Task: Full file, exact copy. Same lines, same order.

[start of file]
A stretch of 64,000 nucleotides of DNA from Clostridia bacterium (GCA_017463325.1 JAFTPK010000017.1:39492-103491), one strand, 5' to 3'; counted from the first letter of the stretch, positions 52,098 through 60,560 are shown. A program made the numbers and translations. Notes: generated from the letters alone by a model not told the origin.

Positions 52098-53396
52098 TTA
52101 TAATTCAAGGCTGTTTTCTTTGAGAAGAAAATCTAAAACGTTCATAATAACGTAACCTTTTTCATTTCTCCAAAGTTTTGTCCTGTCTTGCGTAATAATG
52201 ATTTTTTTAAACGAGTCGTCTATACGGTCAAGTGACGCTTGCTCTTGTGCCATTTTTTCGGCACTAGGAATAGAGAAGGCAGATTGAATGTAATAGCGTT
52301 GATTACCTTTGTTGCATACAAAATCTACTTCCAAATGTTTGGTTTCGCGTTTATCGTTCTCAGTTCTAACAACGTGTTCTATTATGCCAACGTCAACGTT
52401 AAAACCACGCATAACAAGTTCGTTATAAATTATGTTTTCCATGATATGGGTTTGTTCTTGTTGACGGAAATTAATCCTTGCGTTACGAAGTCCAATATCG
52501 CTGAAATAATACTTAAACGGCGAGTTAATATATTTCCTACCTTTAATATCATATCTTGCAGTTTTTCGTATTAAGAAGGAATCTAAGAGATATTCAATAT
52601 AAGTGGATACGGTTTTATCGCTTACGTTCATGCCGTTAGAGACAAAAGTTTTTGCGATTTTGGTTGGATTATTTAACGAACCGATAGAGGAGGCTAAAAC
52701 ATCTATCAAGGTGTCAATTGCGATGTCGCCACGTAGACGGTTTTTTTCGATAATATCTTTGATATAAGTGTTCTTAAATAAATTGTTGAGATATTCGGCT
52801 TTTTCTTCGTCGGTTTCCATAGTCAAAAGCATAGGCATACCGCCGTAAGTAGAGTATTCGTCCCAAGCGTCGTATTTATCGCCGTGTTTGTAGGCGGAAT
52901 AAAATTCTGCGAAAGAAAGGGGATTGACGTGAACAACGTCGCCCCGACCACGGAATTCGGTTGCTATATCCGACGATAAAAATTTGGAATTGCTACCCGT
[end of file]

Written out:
A stretch of 64,000 nucleotides of DNA from Clostridia bacterium (GCA_017463325.1 JAFTPK010000017.1:39492-103491), one strand, 5' to 3'; counted from the first letter of the stretch, positions 52,098 through 60,560 are shown. A program made the numbers and translations. Notes: generated from the letters alone by a model not told the origin.

Positions 52098-53396
52098 TTA
52101 TAATTCAAGGCTGTTTTCTTTGAGAAGAAAATCTAAAACGTTCATAATAACGTAACCTTTTTCATTTCTCCAAAGTTTTGTCCTGTCTTGCGTAATAATG
52201 ATTTTTTTAAACGAGTCGTCTATACGGTCAAGTGACGCTTGCTCTTGTGCCATTTTTTCGGCACTAGGAATAGAGAAGGCAGATTGAATGTAATAGCGTT
52301 GATTACCTTTGTTGCATACAAAATCTACTTCCAAATGTTTGGTTTCGCGTTTATCGTTCTCAGTTCTAACAACGTGTTCTATTATGCCAACGTCAACGTT
52401 AAAACCACGCATAACAAGTTCGTTATAAATTATGTTTTCCATGATATGGGTTTGTTCTTGTTGACGGAAATTAATCCTTGCGTTACGAAGTCCAATATCG
52501 CTGAAATAATACTTAAACGGCGAGTTAATATATTTCCTACCTTTAATATCATATCTTGCAGTTTTTCGTATTAAGAAGGAATCTAAGAGATATTCAATAT
52601 AAGTGGATACGGTTTTATCGCTTACGTTCATGCCGTTAGAGACAAAAGTTTTTGCGATTTTGGTTGGATTATTTAACGAACCGATAGAGGAGGCTAAAAC
52701 ATCTATCAAGGTGTCAATTGCGATGTCGCCACGTAGACGGTTTTTTTCGATAATATCTTTGATATAAGTGTTCTTAAATAAATTGTTGAGATATTCGGCT
52801 TTTTCTTCGTCGGTTTCCATAGTCAAAAGCATAGGCATACCGCCGTAAGTAGAGTATTCGTCCCAAGCGTCGTATTTATCGCCGTGTTTGTAGGCGGAAT
52901 AAAATTCTGCGAAAGAAAGGGGATTGACGTGAACAACGTCGCCCCGACCACGGAATTCGGTTGCTATATCCGACGATAAAAATTTGGAATTGCTACCCGT